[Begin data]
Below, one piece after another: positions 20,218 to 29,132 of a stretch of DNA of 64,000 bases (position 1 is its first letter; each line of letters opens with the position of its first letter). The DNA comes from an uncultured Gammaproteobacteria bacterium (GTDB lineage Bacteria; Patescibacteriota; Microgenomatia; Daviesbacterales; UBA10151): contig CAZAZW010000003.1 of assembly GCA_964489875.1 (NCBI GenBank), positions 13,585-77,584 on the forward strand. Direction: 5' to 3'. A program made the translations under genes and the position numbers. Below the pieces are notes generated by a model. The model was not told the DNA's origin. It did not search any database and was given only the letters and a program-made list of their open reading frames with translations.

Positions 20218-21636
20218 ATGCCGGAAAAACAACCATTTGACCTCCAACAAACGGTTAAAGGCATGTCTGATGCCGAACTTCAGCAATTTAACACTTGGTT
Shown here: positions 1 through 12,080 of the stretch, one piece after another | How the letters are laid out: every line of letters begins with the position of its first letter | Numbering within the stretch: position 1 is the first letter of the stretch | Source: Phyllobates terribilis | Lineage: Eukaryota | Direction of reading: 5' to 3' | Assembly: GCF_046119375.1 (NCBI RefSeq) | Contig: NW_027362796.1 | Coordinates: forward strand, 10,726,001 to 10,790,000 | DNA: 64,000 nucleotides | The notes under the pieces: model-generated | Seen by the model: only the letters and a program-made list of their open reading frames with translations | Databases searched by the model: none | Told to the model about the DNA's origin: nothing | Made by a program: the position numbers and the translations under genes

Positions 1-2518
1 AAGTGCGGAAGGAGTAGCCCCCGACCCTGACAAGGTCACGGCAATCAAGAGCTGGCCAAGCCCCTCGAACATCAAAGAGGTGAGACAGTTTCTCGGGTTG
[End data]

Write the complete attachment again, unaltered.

Below, one piece after another: positions 20,218 to 29,132 of a stretch of DNA of 64,000 bases (position 1 is its first letter; each line of letters opens with the position of its first letter). The DNA comes from an uncultured Gammaproteobacteria bacterium (GTDB lineage Bacteria; Patescibacteriota; Microgenomatia; Daviesbacterales; UBA10151): contig CAZAZW010000003.1 of assembly GCA_964489875.1 (NCBI GenBank), positions 13,585-77,584 on the forward strand. Direction: 5' to 3'. A program made the translations under genes and the position numbers. Below the pieces are notes generated by a model. The model was not told the DNA's origin. It did not search any database and was given only the letters and a program-made list of their open reading frames with translations.

Positions 20218-21636
20218 ATGCCGGAAAAACAACCATTTGACCTCCAACAAACGGTTAAAGGCATGTCTGATGCCGAACTTCAGCAATTTAACACTTGGTT
Shown here: positions 1 through 12,080 of the stretch, one piece after another | How the letters are laid out: every line of letters begins with the position of its first letter | Numbering within the stretch: position 1 is the first letter of the stretch | Source: Phyllobates terribilis | Lineage: Eukaryota | Direction of reading: 5' to 3' | Assembly: GCF_046119375.1 (NCBI RefSeq) | Contig: NW_027362796.1 | Coordinates: forward strand, 10,726,001 to 10,790,000 | DNA: 64,000 nucleotides | The notes under the pieces: model-generated | Seen by the model: only the letters and a program-made list of their open reading frames with translations | Databases searched by the model: none | Told to the model about the DNA's origin: nothing | Made by a program: the position numbers and the translations under genes

Positions 1-2518
1 AAGTGCGGAAGGAGTAGCCCCCGACCCTGACAAGGTCACGGCAATCAAGAGCTGGCCAAGCCCCTCGAACATCAAAGAGGTGAGACAGTTTCTCGGGTTG